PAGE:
Calcium is an important ingredient in eggshells, and one problem that egg producers struggle with is that the eggshells become thin and break easily, especially during the summer months when it is hot. One research group found that the problem was caused by hyperventilation. When the temperature in the barn rises in the summer, the hens will increase their breathing frequency to get rid of some of the excess heat.
Much like dogs who pant after a walk because they cannot sweat but need to get rid of excess heat, chickens get rid of the excess heat via exhalation. When the hens in the study (see below) were given carbonated water instead of plain water, the eggshells hardened. The difference was significant.
Hyperventilation causes thinner eggshells in hens
So why does carbonated water harden eggshells? Carbonated beverages contain carbonic acid, and carbonic acid, in turn, contains carbon dioxide. In the cells of the egg laying hen, as well as in us humans, carbon dioxide is constantly produced, and upon exhalation some of the carbon dioxide that is built up leaves the body.
Hyperventilation or over-breathing means that breathing exceeds the need, which will cause a lack of carbon dioxide. This deficiency, in turn, will give rise to increased pH in the blood, which will affect the oxygenation adversely. Oxygen travels around in the blood bound to hemoglobin. Carbon dioxide has the ability to kick away oxygen from the blood (this is called the Haldane effect).
The higher the pH the harder the hemoglobin adheres to the oxygen, while at a low pH the hemoglobin will change shape and release the oxygen so that it can enter the cells and be beneficial (this is called the Bohr effect).
More calcium disappears with the urine in the case of hyperventilation
Because carbon dioxide lowers the pH, a lack of carbon dioxide will give a high pH and, consequently, the oxygen will just travel around in the blood, tightly bound to the hemoglobin, and we will just exhale the oxygen again. If the over-breathing continues, the body will have to compensate to try to lower the pH of the blood to restore good oxygenation.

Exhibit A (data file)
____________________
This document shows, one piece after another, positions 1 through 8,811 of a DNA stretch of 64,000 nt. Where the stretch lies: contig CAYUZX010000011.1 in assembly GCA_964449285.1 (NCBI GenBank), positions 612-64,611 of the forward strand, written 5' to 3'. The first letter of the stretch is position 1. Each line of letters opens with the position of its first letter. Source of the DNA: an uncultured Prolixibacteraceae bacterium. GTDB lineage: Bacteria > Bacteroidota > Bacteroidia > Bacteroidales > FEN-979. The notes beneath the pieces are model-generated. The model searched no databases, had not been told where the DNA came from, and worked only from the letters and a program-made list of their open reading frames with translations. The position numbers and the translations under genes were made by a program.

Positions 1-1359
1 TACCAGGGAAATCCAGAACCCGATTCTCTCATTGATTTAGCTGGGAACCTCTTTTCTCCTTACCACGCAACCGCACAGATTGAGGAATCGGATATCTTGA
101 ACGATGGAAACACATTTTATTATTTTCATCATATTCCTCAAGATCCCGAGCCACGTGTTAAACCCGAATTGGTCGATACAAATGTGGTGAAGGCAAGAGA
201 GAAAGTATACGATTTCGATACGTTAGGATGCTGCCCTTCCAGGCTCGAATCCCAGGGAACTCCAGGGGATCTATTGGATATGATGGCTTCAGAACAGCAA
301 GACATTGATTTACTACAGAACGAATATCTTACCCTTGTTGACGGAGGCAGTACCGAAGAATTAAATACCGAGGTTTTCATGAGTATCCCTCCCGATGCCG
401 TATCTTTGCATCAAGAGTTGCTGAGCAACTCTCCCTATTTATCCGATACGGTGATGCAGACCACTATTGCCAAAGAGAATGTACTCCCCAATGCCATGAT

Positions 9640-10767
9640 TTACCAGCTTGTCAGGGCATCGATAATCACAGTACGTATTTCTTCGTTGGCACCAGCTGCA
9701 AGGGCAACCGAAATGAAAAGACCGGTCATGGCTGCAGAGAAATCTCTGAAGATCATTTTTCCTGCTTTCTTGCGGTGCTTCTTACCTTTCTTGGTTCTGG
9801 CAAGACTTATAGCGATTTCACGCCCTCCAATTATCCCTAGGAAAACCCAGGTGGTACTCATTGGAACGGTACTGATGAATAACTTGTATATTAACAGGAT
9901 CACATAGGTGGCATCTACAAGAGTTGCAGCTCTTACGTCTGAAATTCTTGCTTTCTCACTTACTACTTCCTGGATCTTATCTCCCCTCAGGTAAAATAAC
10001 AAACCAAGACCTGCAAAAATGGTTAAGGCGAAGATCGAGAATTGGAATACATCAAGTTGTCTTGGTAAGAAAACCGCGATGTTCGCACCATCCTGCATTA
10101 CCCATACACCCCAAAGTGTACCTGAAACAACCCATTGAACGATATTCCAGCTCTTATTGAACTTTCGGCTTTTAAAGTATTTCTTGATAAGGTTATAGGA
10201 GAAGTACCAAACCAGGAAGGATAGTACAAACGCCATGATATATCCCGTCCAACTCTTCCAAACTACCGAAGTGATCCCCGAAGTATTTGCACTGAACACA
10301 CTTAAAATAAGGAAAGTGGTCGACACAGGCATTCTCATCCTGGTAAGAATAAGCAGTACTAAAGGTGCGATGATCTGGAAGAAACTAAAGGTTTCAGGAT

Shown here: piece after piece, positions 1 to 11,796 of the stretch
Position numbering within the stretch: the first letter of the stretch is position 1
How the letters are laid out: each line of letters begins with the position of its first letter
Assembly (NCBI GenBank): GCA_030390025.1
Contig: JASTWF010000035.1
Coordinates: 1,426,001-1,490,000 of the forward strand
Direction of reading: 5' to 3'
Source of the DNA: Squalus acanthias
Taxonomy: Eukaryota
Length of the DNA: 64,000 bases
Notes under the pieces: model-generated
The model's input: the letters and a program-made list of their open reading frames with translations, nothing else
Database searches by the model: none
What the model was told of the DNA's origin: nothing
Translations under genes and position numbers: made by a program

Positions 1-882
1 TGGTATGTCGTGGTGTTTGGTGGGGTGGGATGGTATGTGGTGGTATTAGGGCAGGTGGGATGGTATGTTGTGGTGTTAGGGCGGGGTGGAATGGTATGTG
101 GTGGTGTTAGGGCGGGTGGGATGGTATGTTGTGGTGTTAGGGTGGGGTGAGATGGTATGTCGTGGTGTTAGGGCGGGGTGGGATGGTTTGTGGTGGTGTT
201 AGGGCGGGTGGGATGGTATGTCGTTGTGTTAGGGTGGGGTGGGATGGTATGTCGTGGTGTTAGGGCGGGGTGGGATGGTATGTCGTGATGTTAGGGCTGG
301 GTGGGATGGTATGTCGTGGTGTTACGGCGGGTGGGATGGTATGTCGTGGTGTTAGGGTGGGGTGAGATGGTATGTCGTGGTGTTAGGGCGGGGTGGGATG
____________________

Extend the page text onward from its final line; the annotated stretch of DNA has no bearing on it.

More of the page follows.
One such compensation mechanism is that the kidneys begin to secrete more bicarbonate with the urine. But in this process, the bicarbonate also takes with it a mineral, for example calcium, which can be detrimental to the body. By drinking carbonated water, the increasing amount of carbon dioxide creates a balanced pH that causes less bicarbonate and calcium to disappear with the urine.
99 % of our calcium is in the skeleton
In the human body, calcium is the most abundant mineral. It is an important component of the skeleton as 99 % of the calcium of the body is in the skeleton. Here, it works with phosphorus to make the bone structure strong.
Lack of calcium makes your skeleton weaker, and you will get bone fractures easier. The most common are fractures in the wrists, hips, vertebrae or upper arms. Brittle-bone disease, which is also commonly called osteoporosis, is most common in women.
I do not, however, recommend replenishing carbon dioxide by drinking carbonated water as the hens in the study did. The best thing is to slow down your breathing to prevent carbon dioxide from leaving the body in excessive amounts. Physical activity has a positive effect, too, as it increases the production of carbon dioxide in your body.
The optimal way to build up carbon dioxide is by physical activity while breathing in and out through your nose, as nasal breathing automatically reduces the outflow of carbon dioxide.
|Studie visar på samband mellan värme, överandning och kvalité på äggskal|
|Titel||The Effects of Drinking Carbonated Water on the Egg Shell Quality of Single Comb White Leghorn Hens Exposed to High Environmental Temperature|
|Tidskrift||Poultry Science Volume 64, Issue 3Pp. 594-596|
|Författare||T. W. Odomi, P. C. Harrisson och M. J. Darrez|
|Sammanfattning||Hens receiving carbonated water as their water source had higher egg production when averaged across the experimental periods, and in Period 1 (23 C) this increase in egg production was significant (P<.05). Increasing the chamber temperature from 23 to 35 C produced a decrease in egg weight after a more pronounced decline in percent egg shell and egg specific gravity in both water treatment groups. During the period of elevated environmental temperature (35 C), the birds drinking the carbonated water had a significant (P<.01) relief from the reduction in egg shell quality as a result of a delay in time for the decline to occur. These data indicate that the use of carbonated drinking water during periods of hot weather can help relieve the associated problem of high environmental temperature-induced egg shell thinning.|